Why [7 Types of Gas Cylinders]?
In terms of gas to be stored, raw material used, manufacturing method… there are way more than [7 Types of Gas Cylinders] that are available on the market in 2019. Then, how did we come to divide the Gas Cylinder Types in to 7? Please continue to read this post for why and how. Here are brief index for each section of the post:
- Composite Cylinder for Permanent Gases
When we started thinking about this topic for a post to guide our visitors, we did some homework by googling “types and sizes of gas cylinders” and other similar phrases. We also visited the Wikipedia page “Gas Cylinder” for some information. What we found are: most of the posts are either focusing on the types of a particular type of cylinders or just give the size information for the product they can provide. And this has led us to a topic we want to write about: “The Definitive Guide to Gas Cylinder Types and Sizes in 2019”.
So, the first step is to Define “Gas Cylinder”. Here is how “Gas Cylinder” is defined on Wikipedia:
A gas cylinder is a pressure vessel for storage and containment of gases at above atmospheric pressure. High-pressure gas cylinders are also called bottles. Inside the cylinder the stored contents may be in a state of compressed gas, vapor over liquid, supercritical fluid, or dissolved in a substrate material, depending on the physical characteristics of the contents. A typical gas cylinder design is elongated, standing upright on a flattened bottom end, with the valve and fitting at the top for connecting to the receiving apparatus.
The term “cylinder” in this context is not to be confused with “tank“, the latter being an open-top or vented container that stores liquids under gravity.
Slightly different from Wikipedia, the “Gas Cylinder” what we are discussing here are defined as:
A type of portable and refillable pressure vessel for storage and containment of gases at pressure above 0.2 MPa, in a normal environment temperature of (-40～60℃). The contained gases may be in a state of compressed gas, vapor over liquid, supercritical fluid, or dissolved in a substrate material, depending on the physical characteristics of the contents, as long as the product of pressure and volume is not less than 1.0 MPa·L.
There are three major groups of compressed gases stored in cylinders: liquefied, non-liquefied and dissolved gases. In each case, the pressure of the gas in the cylinder is commonly given in units of kilopascals (kPa) or pounds per square inch gauge (PSIG).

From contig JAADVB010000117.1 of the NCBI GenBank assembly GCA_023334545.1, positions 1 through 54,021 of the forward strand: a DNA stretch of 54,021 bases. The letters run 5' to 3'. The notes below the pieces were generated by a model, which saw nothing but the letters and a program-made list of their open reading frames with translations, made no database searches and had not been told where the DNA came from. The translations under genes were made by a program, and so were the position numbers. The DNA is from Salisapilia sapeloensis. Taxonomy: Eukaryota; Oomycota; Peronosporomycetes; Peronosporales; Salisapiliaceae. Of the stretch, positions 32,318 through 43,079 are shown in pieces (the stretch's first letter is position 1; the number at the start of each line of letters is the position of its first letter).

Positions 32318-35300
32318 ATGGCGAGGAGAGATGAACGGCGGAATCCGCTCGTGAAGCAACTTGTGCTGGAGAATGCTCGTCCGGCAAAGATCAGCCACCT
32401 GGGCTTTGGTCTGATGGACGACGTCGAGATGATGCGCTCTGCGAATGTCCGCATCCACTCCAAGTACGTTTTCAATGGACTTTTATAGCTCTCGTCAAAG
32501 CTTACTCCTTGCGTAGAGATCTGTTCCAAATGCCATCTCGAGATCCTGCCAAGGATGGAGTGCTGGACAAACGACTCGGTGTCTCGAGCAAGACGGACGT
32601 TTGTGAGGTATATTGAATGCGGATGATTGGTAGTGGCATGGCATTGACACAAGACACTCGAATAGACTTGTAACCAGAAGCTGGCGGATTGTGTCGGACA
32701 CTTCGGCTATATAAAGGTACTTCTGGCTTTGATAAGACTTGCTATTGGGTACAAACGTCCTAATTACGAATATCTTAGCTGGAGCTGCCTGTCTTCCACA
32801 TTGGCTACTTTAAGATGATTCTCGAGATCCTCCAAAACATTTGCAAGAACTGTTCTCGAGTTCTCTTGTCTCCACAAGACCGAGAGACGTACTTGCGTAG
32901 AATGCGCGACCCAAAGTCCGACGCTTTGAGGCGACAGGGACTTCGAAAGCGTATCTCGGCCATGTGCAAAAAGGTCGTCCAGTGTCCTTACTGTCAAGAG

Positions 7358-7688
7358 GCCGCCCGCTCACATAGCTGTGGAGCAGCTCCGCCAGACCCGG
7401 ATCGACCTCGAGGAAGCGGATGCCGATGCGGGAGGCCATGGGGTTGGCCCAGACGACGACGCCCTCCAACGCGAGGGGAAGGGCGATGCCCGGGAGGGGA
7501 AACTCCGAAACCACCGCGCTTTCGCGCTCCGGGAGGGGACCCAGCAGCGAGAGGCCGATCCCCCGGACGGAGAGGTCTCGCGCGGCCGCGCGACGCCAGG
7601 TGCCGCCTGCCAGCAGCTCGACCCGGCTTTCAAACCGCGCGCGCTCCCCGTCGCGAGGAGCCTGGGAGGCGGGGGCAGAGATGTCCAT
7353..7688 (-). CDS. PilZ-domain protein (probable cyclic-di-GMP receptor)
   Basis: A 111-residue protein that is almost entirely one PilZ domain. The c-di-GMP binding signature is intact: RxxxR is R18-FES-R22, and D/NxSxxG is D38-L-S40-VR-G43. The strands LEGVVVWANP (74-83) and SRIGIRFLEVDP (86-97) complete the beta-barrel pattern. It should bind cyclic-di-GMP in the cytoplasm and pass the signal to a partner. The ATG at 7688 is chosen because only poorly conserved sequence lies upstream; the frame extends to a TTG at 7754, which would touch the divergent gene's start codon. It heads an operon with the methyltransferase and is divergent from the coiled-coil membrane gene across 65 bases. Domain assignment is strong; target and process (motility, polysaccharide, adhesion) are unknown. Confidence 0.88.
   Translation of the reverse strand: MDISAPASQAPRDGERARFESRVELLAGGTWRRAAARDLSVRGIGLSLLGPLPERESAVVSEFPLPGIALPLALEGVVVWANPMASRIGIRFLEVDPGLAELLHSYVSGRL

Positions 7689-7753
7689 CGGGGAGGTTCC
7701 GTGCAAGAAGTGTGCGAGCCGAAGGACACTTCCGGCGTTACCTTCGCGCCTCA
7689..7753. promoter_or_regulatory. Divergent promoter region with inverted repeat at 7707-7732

Gauge pressure = Total gas pressure inside the cylinder – atmospheric pressure
Atmospheric pressure is normally about 101.4 kPa (14.7 psi). Note that a compressed gas cylinder with a pressure gauge reading of 0 kPa or 0 psig is not really empty. It still contains gas at atmospheric pressure.
- Liquefied Gases
Liquefied gases are gases that can become liquids at normal temperatures when they are inside cylinders under pressure. They exist inside the cylinder in a liquid-vapor balance or equilibrium. Initially, the cylinder is almost full of liquid, and gas fills the space above the liquid. As gas is removed from the cylinder, enough liquid evaporates to replace it, keeping the pressure in the cylinder constant. Anhydrous ammonia, chlorine, propane, nitrous oxide, and carbon dioxide are examples of liquefied gases.
- Non-Liquefied Gases
Non-liquefied gases are also known as compressed, pressurized or permanent gases. These gases do not become liquid when they are compressed at normal temperatures, even at very high pressures. Common examples of these are oxygen, nitrogen, helium, and argon.
- Dissolved Gases
Acetylene is the only common dissolved gas. Acetylene is chemically very unstable. Even at atmospheric pressure, acetylene gas can explode. Nevertheless, acetylene is routinely stored and used safely in cylinders at high pressures (up to 250 PSIG at 21°C).
This is possible because acetylene cylinders are fully packed with an inert, porous filler. The filler is saturated with acetone or another suitable solvent. When acetylene gas is added to the cylinder, the gas dissolves in the acetone. Acetylene in solution is stable.
To meet the variety of gas state and pressure needs, there are different types of Gas Cylinder developed according to the manufacturing method that are Welded Gas Cylinder, Tubular Gas Cylinder, Extruded Gas Cylinder, Deep Drawing & Ironing Gas Cylinder, and Composite Gas Cylinder. As the Tubular Gas Cylinder, Extruded Gas Cylinder and the Deep Drawing & Ironing (a.k.a. DDI) Gas Cylinder are basically the same type of seamless cylinders in terms of raw material, so we can put them into 3 categories:
- Welded gas cylinders
- Tubular/Extruded/DDI Seamless Gas Cylinder
- Composite Gas Cylinder